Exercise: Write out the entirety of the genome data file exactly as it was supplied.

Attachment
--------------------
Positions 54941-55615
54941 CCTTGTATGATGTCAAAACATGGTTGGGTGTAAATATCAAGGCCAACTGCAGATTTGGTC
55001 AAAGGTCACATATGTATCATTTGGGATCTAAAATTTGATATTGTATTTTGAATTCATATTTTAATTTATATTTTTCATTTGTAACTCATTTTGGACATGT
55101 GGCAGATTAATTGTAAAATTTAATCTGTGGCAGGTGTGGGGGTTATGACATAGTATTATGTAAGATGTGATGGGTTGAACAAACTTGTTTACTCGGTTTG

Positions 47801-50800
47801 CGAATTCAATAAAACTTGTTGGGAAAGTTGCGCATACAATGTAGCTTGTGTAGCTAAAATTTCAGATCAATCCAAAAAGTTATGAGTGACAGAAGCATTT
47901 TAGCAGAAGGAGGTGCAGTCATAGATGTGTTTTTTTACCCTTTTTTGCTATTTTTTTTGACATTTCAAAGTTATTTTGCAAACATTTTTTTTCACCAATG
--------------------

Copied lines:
Positions 54941-55615
54941 CCTTGTATGATGTCAAAACATGGTTGGGTGTAAATATCAAGGCCAACTGCAGATTTGGTC
55001 AAAGGTCACATATGTATCATTTGGGATCTAAAATTTGATATTGTATTTTGAATTCATATTTTAATTTATATTTTTCATTTGTAACTCATTTTGGACATGT
55101 GGCAGATTAATTGTAAAATTTAATCTGTGGCAGGTGTGGGGGTTATGACATAGTATTATGTAAGATGTGATGGGTTGAACAAACTTGTTTACTCGGTTTG

Positions 47801-50800
47801 CGAATTCAATAAAACTTGTTGGGAAAGTTGCGCATACAATGTAGCTTGTGTAGCTAAAATTTCAGATCAATCCAAAAAGTTATGAGTGACAGAAGCATTT
47901 TAGCAGAAGGAGGTGCAGTCATAGATGTGTTTTTTTACCCTTTTTTGCTATTTTTTTTGACATTTCAAAGTTATTTTGCAAACATTTTTTTTCACCAATG